Writer & Comedian
Growing up in Palm Springs, Iranian-American Muslim comedian Negin Farsad yearned to fit in. But as she grew older amid rising Islamophobia, Farsad realized she had her own people, and she could use her comedy to do more than make people laugh — she could make them think. Farsad gives her Brief But Spectacular take on being an Iranian-American Muslim female comedian lady.
JUDY WOODRUFF: Now to another in our Brief But Spectacular series, where we ask interesting people to describe their passions.
Comedian Negin Farsad describes how she uses comedy to fight bigotry. Her latest book, "How to Make White People Laugh," was released earlier this month.
NEGIN FARSAD, Writer/Comedian: I'm an Iranian-American Muslim lady, and, as such, growing up, I didn't really have any icons to look up to.
I yearned to be Mexican because there were so many Mexicans in our schools, and they had issues and icons like Cesar Chavez, and everyone could say their names like Aralia and Rodrigo.
And then, with me, they just — they were just like, Megan, Megrime?
I grew up in Palm Springs, California, and Palm Springs is a really weird place. It's simultaneously like one of the top five retirement communities and also one of the top five gay cities in California. It's the kind of place where you will see people dancing to Lady Gaga while adjusting their catheters.
One of the main problems of being a Muz in today's world is that people immediately conflate that with terrorism and violence. I'm like 5'3-and-a-half, and I dress like a cartoon character.
And I ended up getting a master's degree in African-American studies. I was the only non-black person in the department. The purple represents all the black students, and then the non-purple part is the me. People were sort of like, it's weird that — don't you have your own people?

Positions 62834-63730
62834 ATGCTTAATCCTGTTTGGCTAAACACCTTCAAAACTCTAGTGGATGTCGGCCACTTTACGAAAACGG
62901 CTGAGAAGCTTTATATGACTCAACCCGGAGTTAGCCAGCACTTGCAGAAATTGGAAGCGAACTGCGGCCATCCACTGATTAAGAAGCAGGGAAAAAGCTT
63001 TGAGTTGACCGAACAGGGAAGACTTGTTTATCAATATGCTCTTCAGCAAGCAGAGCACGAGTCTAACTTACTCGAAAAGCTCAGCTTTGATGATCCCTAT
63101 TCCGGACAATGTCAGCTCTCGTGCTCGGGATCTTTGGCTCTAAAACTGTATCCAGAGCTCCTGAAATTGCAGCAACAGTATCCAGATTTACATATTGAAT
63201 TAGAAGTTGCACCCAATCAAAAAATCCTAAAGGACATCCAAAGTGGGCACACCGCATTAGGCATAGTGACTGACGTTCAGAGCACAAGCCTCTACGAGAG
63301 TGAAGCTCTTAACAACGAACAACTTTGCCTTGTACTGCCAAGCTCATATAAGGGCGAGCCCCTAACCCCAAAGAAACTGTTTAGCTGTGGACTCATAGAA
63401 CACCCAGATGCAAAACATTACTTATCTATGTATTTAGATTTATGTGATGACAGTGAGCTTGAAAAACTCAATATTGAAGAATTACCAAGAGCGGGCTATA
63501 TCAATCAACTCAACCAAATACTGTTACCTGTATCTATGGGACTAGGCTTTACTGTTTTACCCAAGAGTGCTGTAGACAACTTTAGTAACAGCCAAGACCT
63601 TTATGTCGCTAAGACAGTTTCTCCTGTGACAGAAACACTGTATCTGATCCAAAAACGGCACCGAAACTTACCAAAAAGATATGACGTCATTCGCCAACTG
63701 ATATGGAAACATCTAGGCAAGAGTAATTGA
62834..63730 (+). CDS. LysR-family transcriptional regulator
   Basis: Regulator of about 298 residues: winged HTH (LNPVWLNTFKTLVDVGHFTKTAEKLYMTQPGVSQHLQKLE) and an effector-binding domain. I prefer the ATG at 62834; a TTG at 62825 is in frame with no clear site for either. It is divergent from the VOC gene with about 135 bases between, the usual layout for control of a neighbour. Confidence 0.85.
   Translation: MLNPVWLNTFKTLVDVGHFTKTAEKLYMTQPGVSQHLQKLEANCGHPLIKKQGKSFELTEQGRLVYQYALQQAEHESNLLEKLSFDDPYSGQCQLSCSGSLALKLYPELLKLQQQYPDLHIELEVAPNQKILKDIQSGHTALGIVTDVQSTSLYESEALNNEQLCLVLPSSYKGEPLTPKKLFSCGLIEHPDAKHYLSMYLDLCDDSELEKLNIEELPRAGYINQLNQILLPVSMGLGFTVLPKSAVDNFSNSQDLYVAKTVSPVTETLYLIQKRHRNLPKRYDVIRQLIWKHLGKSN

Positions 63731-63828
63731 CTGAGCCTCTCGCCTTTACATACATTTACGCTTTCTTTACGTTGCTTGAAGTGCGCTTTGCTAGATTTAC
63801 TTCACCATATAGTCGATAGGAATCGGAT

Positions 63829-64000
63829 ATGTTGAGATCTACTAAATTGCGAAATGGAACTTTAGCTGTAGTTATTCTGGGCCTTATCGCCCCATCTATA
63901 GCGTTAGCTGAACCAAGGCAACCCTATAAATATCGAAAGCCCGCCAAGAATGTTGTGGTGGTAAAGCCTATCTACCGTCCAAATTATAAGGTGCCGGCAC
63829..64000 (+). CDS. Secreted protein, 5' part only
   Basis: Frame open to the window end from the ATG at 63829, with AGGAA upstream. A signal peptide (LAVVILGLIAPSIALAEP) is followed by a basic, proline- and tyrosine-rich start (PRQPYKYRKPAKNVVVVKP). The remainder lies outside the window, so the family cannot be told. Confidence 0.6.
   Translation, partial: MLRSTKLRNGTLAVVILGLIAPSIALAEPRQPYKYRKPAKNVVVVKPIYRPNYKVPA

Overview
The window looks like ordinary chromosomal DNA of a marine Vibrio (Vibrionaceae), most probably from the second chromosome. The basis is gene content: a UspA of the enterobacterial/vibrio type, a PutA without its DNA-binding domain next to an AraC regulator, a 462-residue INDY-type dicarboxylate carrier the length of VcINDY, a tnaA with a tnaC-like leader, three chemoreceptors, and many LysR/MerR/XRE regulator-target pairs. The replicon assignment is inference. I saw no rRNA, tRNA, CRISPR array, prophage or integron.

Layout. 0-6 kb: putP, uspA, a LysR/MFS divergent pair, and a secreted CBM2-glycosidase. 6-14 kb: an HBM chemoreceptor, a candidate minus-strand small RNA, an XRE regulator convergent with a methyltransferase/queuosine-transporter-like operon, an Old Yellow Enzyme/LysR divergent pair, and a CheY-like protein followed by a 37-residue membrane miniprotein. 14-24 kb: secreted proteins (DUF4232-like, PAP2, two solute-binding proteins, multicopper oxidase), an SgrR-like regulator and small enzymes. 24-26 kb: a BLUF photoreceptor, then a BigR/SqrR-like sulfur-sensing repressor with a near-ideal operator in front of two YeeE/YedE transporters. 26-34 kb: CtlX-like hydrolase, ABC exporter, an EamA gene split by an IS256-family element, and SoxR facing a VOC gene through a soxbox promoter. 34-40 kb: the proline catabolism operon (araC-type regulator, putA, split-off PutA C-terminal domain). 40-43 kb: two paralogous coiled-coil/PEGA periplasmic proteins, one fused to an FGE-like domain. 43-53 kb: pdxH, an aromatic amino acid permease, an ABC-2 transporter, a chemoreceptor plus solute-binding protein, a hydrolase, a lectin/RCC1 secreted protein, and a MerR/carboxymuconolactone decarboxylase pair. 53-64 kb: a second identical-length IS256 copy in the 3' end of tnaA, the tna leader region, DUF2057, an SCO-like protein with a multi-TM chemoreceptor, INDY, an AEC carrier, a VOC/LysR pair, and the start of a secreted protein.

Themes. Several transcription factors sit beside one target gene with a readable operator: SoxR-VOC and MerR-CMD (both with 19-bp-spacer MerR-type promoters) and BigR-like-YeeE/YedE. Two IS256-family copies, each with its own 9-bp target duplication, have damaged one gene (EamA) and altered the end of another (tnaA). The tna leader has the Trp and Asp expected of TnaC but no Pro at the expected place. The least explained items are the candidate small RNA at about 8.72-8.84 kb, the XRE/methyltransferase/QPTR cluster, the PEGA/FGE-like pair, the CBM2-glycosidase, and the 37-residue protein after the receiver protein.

And I would be like, how could you say that? I will fight for African-American rights whenever and wherever. I have a DVD box set of "A Different World" on my backpack. I'm about to change my name to Tyler Perry Presents Negin Farsad.
At a certain point, I sort of realized, you know — and this is well after 9/11 — that like I do have my own people. Islamophobia is on the rise. And there's actually something I can do about it, comedy but about stuff that mattered and had some kind of social impact.
I wrote a musical called "The Israeli Palestinian Conflict: A Romantic Comedy." I made a feature documentary comedy called "The Muslims Are Coming." I basically rounded up a bunch of Muslim-American comedians in a nonviolent way, and we went around the country to places like Tennessee and Alabama and Georgia, and places where they love the Muzzies. And we did these stand-up shows.
"How to Make White People Laugh" is a memoir meets social justice comedy manifesto. I talk about being Iranian. I talk about Islamophobia. I talk about xenophobia. I talk about being a brown lady dating online. There are some really earth-shattering chapters in it, like the one called "Immigrants Spit Out More Patriotic Babies."
My parents are immigrants, and they raised, like, an uber-dorky patriot who had a giant American flag in her bedroom all growing up. That's how in love with the country I was raised to be.
So, I feel like, every time I take the stage, I have to announce to everybody, hey, I'm an Iranian-American Muslim female, like all of you, and just to calm people down that, like, I know that you know that this is not the normal package for a comedian, and it's going to be OK.
My name is Negin Farsad, and this is my Brief But Spectacular take on being an Iranian-American Muslim female comedian…lady.
JUDY WOODRUFF: She's a winner.
HARI SREENIVASAN: She's got enough adjectives at the end there, yes.
JUDY WOODRUFF: You can watch more episodes of our Brief But Spectacular series on our Web site, http://www.pbs.org/newshour/brief/.